Dr. Carroll Lectures on “The Man Who Saved Christendom”

April 17, 2007

Dr. CarrollOn April 16 at Christendom College, Founding President Dr. Warren Carroll delivered a lecture entitled “Charles V: The Man Who Saved Christendom.” The lecture—final in a series of history lectures delivered this spring—focused primarily on the person of Charles and his crucial role in the Diet of Worms.

“This period as a whole is the most dramatic in the history of Christendom; it’s not surprising that Shakespeare lived during it,” Carroll quipped.

“It was under Charles that Cortés and Magellan were sent,” Carroll said. “He sent Hernán Cortés to smash the Satanic Empire of Aztec Mexico, built on human sacrifice, making it a place which the Mother of God could visit, as she did in Guadalupe. It was Charles who sent Magellan and his men to make the first voyage around the world.”

A convert to Christianity, Carroll was educated at Bates College and received a Doctorate of History from Columbia University. After founding Christendom College, he served as the College's president until 1985 and then as the chairman of its History Department until his retirement in 2002. He is the author of numerous historical works including The Rise and Fall of the Communist Revolution and his major multi-volume work The History of Christendom.

“Grandson of the great Queen Isabel of Spain, Charles defied Martin Luther and saved Christendom,” he said.

Carroll said that the popes of this time did not give Charles much support. Being too concerned with how they appeared in the eyes of other kings. “They were too involved in political maters. It was a great blessing for the Church that the Papal State disappeared.”

Charles VCarroll said that at the Diet of Worms, Charles summoned Luther to face him and the rest of the leaders in the Catholic Church. “This little monk will never make a heretic out of me,” Charles said of Luther. Charles demanded that Luther recant his heretical claims, but Luther refused.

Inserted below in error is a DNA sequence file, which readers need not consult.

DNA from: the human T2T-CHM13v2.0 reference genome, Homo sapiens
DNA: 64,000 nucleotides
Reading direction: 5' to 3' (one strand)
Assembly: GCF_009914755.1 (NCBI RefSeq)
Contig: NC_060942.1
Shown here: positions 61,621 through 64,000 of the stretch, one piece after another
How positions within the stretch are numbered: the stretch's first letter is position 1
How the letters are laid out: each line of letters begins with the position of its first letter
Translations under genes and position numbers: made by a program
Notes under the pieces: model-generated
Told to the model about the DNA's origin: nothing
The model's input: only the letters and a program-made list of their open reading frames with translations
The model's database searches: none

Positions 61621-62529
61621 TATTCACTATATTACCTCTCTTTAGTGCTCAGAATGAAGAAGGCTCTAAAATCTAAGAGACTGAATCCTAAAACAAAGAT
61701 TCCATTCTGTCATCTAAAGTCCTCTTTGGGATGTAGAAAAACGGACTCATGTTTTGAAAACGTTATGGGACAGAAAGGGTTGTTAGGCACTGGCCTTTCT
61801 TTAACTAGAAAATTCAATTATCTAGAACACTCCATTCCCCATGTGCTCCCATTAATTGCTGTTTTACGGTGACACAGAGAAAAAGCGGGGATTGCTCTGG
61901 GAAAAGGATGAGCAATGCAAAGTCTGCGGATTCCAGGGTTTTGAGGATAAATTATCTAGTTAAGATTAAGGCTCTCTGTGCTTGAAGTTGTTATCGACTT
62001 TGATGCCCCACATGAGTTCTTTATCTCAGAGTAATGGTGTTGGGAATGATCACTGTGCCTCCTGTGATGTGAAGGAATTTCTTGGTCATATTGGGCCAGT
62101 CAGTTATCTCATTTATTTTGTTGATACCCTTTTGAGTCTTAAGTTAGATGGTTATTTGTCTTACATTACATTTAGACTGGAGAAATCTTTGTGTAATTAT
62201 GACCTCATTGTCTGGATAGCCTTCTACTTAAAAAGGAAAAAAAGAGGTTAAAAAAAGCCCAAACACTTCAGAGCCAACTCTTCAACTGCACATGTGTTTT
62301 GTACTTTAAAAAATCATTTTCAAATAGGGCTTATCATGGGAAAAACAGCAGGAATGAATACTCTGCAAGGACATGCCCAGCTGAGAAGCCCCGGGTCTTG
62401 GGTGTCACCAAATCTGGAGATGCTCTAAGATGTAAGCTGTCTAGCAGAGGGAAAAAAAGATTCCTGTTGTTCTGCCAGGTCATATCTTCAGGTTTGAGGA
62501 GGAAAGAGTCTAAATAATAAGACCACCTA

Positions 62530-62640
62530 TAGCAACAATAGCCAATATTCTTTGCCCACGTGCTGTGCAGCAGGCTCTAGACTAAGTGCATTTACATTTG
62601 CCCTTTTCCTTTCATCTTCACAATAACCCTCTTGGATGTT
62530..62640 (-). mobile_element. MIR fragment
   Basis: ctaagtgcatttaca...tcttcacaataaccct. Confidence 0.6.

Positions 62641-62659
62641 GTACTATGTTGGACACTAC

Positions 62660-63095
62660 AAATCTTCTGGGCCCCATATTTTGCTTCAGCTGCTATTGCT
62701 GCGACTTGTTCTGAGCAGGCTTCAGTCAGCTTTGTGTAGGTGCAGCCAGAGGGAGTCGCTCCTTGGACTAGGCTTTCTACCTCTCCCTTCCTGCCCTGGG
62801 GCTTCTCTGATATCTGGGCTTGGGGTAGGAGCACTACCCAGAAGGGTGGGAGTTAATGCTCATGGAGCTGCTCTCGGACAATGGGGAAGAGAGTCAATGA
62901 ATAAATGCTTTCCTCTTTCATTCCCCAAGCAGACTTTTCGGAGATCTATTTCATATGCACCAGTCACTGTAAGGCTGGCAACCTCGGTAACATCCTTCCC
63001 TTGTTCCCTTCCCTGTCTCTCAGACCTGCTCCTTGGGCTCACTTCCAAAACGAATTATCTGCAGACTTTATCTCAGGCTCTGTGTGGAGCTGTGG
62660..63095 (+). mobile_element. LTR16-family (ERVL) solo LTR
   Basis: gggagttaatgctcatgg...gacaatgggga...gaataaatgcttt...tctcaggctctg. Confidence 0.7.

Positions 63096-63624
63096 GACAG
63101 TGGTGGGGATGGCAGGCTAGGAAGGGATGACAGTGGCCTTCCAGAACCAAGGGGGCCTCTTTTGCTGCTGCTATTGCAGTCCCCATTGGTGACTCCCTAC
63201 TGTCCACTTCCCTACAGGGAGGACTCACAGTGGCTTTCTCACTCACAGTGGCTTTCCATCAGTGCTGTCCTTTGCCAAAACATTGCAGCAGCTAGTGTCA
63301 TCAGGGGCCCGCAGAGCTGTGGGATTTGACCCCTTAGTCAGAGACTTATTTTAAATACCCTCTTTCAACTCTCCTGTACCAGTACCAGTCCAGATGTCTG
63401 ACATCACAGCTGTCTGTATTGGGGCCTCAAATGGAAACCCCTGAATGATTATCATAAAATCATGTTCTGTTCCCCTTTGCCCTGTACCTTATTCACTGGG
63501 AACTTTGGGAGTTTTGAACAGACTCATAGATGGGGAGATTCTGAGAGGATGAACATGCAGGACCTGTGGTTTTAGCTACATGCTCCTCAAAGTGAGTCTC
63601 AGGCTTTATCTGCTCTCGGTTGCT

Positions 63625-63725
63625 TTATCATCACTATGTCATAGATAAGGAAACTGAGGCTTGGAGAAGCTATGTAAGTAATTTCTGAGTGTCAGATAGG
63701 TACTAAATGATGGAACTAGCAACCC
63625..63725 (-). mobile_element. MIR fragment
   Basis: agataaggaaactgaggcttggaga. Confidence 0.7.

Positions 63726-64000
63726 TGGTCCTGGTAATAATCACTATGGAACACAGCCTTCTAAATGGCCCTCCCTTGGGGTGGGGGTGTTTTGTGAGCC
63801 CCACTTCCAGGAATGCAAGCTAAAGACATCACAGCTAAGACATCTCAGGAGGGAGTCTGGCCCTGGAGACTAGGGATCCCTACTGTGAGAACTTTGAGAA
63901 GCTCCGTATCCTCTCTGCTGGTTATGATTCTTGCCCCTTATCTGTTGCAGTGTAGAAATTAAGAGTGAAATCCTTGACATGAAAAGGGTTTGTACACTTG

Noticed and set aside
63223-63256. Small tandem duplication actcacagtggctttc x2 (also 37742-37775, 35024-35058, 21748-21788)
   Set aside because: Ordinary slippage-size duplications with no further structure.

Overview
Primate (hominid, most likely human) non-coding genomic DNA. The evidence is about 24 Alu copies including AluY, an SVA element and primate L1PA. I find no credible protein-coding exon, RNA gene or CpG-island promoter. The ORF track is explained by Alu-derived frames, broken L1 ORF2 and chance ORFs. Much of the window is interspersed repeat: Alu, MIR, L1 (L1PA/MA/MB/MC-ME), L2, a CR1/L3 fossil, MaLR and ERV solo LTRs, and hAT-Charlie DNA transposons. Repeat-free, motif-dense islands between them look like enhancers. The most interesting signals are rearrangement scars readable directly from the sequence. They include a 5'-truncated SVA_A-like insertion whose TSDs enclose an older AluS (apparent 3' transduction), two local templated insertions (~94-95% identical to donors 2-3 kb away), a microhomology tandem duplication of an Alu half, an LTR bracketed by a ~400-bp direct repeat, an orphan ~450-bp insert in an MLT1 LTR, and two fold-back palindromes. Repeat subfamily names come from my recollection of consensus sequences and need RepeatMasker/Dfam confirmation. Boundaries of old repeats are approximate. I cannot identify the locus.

“At the end of the dialogue, the German people cheered for Luther, who swung his arms up into the air in the German sign for victory, shouting ‘I’ve come through! I’ve come through!’ But some Spaniards watching him cried, ‘To the flames! To the flames."

Carroll then quoted the words of Charles delivered the next day, “You know that I am born of the most Christian Emperors of the most noble German nation, of the Catholic kings of Spain…true sons of the Roman church, defenders of the Catholic Faith of the sacred decrees and customs of its worship, who bequeathed all this to me as my heritage and according to whose example I have hitherto lived. Therefore I am determined to hold fast to all that has happened since the Council of Constance. For it is certain that a single monk must err if he stands against the opinion of all Christendom, otherwise Christendom itself would have erred for over a thousand years.”

“More than any pope, more than any saint, he saved Christendom,” Carroll concluded.

A podcast of this educational lecture may be found at Christendom’s new Podcast Website: http://christendom.mypodcast.com.

 

 

 


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